Degradation of 2,3-dihydroxybenzoate by a novel meta-cleavage pathway.
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Abstract2,3-Dihydroxybenzoate is the precursor in the biosynthesis of several siderophores and an important plant secondary metabolite that, in bacteria, can be degraded via meta-cleavage of the aromatic ring. The dhb cluster of Pseudomonas reinekei MT1 encodes a chimeric meta-cleavage pathway involved in the catabolism of 2,3-dihydroxybenzoate. While the first two enzymes, DhbA and DhbB, are phylogenetically related to those involved in 2,3-dihydroxy-p-cumate degradation, the subsequent steps are catalyzed by enzymes related to those involved in catechol degradation (DhbCDEFGH). Characterization of kinetic properties of DhbA extradiol dioxygenase identified 2,3-dihydroxybenzoate as the preferred substrate. Deletion of the encoding gene impedes growth of P. reinekei MT1 on 2,3-dihydroxybenzoate. DhbA catalyzes 3,4-dioxygenation with 2-hydroxy-3-carboxymuconate as the product, which is then decarboxylated by DhbB to 2-hydroxymuconic semialdehyde. This compound is then subject to dehydrogenation and further degraded to citrate cycle intermediates. Transcriptional analysis revealed genes of the dhB gene cluster to be highly expressed during growth with 2,3-dihydroxybenzoate, whereas a downstream-localized gene encoding 2-hydroxymuconic semialdehyde hydrolase, dispensable for 2,3-dihydroxybenzoate metabolism but crucial for 2,3-dihydroxy-p-cumate degradation, was only marginally expressed. This is the first report describing a gene cluster encoding enzymes for the degradation of 2,3-dihydroxybenzoate.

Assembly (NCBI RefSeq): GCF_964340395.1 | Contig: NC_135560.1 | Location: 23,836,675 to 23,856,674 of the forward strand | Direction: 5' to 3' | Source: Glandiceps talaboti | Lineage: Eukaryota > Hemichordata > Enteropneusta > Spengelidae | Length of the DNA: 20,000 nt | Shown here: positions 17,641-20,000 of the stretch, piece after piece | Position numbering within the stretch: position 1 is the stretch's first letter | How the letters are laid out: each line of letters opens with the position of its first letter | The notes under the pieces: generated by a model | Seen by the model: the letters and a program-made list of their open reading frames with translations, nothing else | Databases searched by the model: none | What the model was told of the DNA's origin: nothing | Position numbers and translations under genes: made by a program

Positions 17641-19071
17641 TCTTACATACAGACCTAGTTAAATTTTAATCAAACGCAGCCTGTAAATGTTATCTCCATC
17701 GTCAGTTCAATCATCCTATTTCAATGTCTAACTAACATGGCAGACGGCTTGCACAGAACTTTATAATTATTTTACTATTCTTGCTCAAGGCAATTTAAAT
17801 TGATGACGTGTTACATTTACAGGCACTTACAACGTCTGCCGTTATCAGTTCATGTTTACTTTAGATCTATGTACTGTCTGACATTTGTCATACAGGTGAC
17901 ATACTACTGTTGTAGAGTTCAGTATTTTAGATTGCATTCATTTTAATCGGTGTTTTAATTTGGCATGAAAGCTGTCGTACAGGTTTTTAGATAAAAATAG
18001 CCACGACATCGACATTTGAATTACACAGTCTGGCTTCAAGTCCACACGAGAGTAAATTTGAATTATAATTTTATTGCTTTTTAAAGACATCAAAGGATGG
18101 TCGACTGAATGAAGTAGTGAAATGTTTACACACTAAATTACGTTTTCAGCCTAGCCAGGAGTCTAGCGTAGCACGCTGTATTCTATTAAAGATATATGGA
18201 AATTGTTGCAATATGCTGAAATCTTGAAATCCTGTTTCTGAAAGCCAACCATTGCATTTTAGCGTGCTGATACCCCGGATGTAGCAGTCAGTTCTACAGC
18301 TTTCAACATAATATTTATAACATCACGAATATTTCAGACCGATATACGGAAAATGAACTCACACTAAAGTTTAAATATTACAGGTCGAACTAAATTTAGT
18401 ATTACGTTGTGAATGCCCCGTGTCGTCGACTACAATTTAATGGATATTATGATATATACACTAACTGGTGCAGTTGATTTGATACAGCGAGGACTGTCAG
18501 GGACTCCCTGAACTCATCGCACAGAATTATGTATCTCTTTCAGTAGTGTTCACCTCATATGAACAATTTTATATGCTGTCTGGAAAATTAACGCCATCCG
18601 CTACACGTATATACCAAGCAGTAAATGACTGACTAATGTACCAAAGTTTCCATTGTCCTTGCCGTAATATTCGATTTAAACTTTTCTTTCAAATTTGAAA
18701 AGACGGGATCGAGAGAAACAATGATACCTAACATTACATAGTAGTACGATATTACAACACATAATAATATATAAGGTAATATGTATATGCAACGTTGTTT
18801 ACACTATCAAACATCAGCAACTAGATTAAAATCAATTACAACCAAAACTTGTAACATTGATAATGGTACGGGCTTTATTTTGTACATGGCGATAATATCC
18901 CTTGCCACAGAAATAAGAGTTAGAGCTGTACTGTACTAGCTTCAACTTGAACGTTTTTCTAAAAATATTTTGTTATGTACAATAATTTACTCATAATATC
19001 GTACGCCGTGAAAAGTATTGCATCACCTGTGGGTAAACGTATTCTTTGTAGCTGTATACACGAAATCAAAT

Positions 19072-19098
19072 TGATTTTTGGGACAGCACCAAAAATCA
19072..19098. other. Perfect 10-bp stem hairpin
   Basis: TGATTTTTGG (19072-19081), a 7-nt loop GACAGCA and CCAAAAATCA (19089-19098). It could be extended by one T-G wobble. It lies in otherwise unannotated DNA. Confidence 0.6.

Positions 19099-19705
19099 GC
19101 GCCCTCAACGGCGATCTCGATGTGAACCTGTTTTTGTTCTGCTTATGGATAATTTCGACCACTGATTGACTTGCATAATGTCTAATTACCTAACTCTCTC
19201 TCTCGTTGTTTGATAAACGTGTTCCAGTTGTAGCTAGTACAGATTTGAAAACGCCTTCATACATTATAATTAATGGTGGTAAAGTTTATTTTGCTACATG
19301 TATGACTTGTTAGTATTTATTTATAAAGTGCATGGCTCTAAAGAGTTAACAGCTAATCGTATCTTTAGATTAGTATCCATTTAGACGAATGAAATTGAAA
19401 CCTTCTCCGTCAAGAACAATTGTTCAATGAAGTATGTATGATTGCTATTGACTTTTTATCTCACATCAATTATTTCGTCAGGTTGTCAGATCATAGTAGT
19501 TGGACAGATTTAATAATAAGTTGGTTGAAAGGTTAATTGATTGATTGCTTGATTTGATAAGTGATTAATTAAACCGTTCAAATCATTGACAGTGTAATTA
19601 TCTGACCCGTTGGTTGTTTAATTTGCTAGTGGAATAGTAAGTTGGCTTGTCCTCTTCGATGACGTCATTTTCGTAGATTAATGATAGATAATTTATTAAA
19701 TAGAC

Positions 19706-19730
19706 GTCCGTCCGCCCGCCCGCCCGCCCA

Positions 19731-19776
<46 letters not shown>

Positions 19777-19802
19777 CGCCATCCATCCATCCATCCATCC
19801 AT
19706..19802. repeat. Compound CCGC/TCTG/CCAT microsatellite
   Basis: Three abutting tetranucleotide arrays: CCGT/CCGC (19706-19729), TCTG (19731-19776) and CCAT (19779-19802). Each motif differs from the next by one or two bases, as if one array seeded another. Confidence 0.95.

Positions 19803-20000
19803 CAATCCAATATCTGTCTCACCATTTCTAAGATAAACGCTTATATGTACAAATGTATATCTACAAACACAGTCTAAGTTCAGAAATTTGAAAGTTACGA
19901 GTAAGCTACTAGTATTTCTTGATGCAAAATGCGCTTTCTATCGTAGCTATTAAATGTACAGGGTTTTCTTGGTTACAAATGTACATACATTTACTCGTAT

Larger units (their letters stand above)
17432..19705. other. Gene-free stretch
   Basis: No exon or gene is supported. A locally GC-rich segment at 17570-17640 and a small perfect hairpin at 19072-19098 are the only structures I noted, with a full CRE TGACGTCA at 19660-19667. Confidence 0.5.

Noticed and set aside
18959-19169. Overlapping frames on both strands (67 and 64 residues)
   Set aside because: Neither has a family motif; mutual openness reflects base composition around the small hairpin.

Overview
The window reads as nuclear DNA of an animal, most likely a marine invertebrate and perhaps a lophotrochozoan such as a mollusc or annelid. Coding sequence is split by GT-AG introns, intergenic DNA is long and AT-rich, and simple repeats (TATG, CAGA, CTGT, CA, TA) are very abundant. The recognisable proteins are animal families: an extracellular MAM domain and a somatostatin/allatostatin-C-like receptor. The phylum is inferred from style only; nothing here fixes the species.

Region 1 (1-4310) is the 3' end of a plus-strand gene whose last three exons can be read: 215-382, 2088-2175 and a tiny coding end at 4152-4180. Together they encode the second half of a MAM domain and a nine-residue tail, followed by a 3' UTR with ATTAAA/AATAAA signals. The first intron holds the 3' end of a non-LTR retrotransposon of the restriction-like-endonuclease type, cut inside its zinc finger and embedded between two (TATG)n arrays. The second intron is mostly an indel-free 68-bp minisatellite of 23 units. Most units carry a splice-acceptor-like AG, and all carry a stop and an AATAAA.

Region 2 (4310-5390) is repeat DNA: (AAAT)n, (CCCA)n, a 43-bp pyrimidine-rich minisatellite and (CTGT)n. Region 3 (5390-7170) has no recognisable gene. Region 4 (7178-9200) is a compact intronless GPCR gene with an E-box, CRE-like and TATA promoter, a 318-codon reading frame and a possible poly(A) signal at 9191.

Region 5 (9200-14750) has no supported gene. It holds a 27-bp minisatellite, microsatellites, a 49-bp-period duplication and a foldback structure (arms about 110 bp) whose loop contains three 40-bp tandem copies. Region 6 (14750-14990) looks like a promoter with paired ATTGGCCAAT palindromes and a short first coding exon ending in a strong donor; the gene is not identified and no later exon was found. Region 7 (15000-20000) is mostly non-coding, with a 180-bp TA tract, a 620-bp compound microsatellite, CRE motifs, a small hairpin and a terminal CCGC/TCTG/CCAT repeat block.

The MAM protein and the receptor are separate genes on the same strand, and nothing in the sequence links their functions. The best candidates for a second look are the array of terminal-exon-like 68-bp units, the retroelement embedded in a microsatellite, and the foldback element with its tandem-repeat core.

CitationDegradation of 2,3-dihydroxybenzoate by a novel meta-cleavage pathway. 2012, 194 (15):3851-60 J. Bacteriol.
AffiliationMicrobial Interactions and Processes Research Group, HZI-Helmholtz Centre for Infection Research, Braunschweig, Germany.
JournalJournal of bacteriology
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